Having no truck with know-all first revealed eight international institutes’ plan to launch a global business qualification back in April.

No one can fault ambition and in time, they boasted, it would rival MBAs.

But last week the Scots and Irish institutes pulled out blaming the daunting set up costs and questionable demand for the qualification. The English ICA looked set to follow this week. But why did it take so long for them to realise that ‘Project Miami’, as it was dubbed, appeared doomed?

Typically, a divided profession attempted to mask a problem with a fudged solution. Recognising the need to work together, the institutes decided to set up an MBA rival, instead of getting their own house in order.

Forget the overwhelming need to rationalise the UK profession and think about international accounting standards. Global cooperation on existing accounting training is vital – not new qualifications. It was ironic that what seems the beginning of the end for the Cognitor came days before the global MBA tour hit London.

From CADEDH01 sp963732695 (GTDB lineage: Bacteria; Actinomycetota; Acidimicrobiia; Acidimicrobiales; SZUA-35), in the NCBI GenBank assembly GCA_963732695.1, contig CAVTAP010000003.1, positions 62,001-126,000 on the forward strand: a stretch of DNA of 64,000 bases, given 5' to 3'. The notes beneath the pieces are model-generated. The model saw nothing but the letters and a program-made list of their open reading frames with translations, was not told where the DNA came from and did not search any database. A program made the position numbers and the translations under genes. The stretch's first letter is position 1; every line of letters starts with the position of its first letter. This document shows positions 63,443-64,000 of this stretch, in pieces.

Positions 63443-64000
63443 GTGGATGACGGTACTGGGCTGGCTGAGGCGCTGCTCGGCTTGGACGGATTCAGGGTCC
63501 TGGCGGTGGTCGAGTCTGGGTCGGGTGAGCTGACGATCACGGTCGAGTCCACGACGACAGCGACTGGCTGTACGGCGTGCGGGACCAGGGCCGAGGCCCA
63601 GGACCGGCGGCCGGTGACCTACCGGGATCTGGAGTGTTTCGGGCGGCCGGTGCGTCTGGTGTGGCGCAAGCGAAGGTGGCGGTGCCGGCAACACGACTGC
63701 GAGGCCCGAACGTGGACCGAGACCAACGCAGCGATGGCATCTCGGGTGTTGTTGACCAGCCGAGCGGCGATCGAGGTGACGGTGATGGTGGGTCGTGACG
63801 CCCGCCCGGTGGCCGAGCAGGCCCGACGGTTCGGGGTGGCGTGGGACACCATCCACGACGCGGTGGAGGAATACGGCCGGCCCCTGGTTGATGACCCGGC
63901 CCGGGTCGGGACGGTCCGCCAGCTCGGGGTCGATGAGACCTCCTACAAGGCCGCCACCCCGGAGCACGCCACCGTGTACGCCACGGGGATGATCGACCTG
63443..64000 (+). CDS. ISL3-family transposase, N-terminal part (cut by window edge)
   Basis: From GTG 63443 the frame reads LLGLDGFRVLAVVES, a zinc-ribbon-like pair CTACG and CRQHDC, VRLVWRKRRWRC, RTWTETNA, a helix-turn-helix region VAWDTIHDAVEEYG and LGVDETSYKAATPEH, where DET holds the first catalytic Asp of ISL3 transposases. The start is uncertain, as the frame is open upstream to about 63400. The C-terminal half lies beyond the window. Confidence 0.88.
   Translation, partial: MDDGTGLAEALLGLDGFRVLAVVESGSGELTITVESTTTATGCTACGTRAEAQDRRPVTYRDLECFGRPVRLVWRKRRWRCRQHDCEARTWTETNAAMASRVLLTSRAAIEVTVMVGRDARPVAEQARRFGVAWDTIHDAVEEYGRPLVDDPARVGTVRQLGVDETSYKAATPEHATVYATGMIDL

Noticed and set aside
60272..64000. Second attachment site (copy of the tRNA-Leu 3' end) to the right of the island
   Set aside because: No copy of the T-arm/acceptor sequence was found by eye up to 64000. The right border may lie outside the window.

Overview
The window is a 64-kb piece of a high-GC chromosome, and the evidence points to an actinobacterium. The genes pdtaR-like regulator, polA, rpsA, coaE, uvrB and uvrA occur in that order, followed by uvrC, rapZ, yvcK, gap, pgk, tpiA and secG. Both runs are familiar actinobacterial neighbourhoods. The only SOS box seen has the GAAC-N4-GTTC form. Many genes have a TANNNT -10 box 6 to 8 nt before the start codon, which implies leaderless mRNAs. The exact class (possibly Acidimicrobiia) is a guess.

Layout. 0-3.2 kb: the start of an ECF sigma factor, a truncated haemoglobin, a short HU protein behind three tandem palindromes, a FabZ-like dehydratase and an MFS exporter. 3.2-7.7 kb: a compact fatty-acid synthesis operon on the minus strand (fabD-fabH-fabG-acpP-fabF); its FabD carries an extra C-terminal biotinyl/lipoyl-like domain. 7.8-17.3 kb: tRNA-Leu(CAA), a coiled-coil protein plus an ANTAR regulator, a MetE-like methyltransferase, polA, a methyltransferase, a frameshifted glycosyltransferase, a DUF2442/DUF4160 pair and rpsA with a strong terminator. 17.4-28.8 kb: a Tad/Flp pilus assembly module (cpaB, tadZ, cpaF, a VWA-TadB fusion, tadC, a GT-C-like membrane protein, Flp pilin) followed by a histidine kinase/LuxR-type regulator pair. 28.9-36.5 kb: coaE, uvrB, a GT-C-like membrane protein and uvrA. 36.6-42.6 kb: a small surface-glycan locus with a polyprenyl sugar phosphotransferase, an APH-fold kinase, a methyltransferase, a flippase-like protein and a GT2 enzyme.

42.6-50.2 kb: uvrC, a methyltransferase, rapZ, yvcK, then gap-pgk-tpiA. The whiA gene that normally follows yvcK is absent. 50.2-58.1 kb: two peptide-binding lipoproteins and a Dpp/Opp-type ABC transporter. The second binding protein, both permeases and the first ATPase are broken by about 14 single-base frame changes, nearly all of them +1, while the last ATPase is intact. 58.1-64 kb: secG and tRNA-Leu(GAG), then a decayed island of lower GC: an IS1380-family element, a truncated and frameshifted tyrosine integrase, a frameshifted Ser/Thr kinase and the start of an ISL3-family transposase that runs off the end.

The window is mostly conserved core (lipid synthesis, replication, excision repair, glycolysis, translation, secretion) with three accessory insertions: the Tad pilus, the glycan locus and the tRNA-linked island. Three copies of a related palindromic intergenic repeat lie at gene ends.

The arrival of this juggernaught marketing exercise by the big US business schools exposed the name of the cognitor qualification as having about as much relevance to the modern business world as Betamax or the Sinclair C5. And with that much baggage, it surely cannot survive.

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